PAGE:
LONDON (TheBlaze/AP) -- Seven years ago, a British man suffered a stroke that left his mind completely intact but physically unable to move. Earlier this year, he began to legally seek the right to end his life, but Britain's High Court rejected this plea Thursday, maintaining the country's law regarding euthanasia.
TheBlaze has been following the story of Tony Nicklinson who since his 2005 stroke requires constant care and communicates mostly by blinking. Nicklinson's condition is not terminal.
In January, the 58-year-old asked the High Court to declare that any doctor who kills him with his consent will not be charged with murder.
The High Court ruled that challenges from Nicklinson and another man named only as Martin to allow others to help them die without being prosecuted were a matter for Parliament to decide.
Nicklinson said he was "devastated and heartbroken" and planned to appeal the decision.
"I am saddened that the law wants to condemn me to a life of increasing indignity and misery," he said in a statement.
Martin, 47, also has locked-in syndrome and asked for the court to allow professionals to help him die either by withholding food and water or by helping him go to a clinic in Switzerland to die. His wife said she respects his wishes, but does not want to help kill him.
Locked-in syndrome is a rare neurological disorder where patients are completely paralyzed, and only able to blink. Patients are conscious and don't have any intellectual problems, but they are unable to speak or move.
The judges wrote that they were both "tragic cases," but said to allow euthanasia as a possible defense to murder "would usurp the proper role of Parliament."
Nicklinson had argued that British law violated his right to "private and family life" as guaranteed by the European Convention on Human Rights, on the grounds that being able to choose how to die is a matter of personal autonomy. He has previously described his life as "a living nightmare."
Legal experts weren't surprised by the ruling.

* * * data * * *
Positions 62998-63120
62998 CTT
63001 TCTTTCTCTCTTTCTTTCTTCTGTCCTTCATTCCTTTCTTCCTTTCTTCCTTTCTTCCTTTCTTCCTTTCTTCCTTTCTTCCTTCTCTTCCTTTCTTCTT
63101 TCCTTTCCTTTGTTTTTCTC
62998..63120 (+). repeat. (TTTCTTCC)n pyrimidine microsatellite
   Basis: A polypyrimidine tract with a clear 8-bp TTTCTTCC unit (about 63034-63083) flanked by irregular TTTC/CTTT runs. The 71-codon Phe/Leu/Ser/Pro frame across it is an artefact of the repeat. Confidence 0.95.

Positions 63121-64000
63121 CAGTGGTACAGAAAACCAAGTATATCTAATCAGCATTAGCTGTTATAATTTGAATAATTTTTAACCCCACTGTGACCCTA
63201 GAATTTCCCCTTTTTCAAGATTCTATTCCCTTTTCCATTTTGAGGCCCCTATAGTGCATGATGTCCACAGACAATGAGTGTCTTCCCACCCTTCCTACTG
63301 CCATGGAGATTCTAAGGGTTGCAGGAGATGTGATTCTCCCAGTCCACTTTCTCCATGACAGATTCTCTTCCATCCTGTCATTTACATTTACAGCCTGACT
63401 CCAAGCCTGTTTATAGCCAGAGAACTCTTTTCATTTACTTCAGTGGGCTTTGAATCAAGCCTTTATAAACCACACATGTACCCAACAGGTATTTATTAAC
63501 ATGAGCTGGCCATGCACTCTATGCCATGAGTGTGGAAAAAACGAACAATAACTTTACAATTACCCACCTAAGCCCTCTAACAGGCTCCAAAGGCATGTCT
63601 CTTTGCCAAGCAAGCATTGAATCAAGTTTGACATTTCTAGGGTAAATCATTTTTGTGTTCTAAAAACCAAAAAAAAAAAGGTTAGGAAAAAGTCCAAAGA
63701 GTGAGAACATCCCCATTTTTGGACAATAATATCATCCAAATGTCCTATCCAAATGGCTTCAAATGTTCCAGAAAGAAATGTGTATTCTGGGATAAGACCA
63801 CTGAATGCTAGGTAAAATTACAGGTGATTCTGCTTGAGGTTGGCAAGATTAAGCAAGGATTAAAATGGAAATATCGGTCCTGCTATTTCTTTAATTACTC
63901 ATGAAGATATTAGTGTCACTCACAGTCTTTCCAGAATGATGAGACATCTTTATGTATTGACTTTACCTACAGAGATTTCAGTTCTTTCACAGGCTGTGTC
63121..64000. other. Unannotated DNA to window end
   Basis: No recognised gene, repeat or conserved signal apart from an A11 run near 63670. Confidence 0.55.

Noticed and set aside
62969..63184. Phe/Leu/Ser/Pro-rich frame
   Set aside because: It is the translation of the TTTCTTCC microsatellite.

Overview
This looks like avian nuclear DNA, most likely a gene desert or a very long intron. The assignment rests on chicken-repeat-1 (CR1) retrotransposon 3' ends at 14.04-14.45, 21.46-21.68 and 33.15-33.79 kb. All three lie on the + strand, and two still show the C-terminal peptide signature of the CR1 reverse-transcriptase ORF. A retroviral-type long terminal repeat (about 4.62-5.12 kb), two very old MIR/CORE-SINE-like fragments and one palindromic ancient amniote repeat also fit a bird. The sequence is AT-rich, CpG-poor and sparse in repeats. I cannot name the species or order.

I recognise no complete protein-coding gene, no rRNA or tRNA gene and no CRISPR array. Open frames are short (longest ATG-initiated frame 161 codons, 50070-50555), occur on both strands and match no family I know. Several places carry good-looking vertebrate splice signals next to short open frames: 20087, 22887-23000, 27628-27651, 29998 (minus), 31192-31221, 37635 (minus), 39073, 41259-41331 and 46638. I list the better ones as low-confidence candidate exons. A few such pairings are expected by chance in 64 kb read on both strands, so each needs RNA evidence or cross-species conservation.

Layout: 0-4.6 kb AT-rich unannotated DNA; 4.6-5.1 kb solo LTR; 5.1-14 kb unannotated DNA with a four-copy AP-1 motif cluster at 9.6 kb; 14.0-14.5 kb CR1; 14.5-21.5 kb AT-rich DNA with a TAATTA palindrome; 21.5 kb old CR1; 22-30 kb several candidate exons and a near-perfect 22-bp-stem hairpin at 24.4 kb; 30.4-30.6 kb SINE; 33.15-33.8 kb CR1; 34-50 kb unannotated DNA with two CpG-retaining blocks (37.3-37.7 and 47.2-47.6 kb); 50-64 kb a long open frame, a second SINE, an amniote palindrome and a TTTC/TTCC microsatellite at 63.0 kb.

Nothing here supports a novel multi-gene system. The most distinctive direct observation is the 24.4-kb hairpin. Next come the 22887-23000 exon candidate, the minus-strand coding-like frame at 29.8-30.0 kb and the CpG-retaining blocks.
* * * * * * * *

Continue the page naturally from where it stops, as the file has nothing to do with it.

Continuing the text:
"This is a really slippery case," said Richard Huxtable, deputy director of the Ethics in Medicine department at Bristol University. "Although the courts have been willing to look at guidance around assisted suicide, this is about as far as they have been willing to go.
"The feeling seems to be that only Parliament could give adequate thought to what sort of law should be in place and the safeguards required."
In Europe, only Belgium, Luxembourg and the Netherlands allow euthanasia. Switzerland allows assisted suicide and is the only country that helps foreigners die at a clinic near Zurich.
"It's very clear courts are unwilling to make the radical shift in our understanding of murder by allowing euthanasia," said Arthur Caplan, director of medical ethics at New York University's Langone Medical Center.
"But they did leave a small door open for prosecutorial discretion," he said, pointing out the judges acknowledged that the decision to prosecute people who helped others to die were not always straightforward.
Britain's top prosecutor has previously said that people who help loved ones commit suicide won't necessarily be charged with murder.
Caplan said the British cases were a major departure from past euthanasia debates because neither man is terminally ill.
"Most of the cases which triggered legislation in the past were about dying people and their quality of life," he said. "We will see more of these discussions as people live longer and we decide what to do about those who are severely impaired."
Nicklinson said he hoped the courts would grant him another hearing later this year. Experts said he could take his case to the Supreme Court or to the European Court of Human Rights in Strasbourg.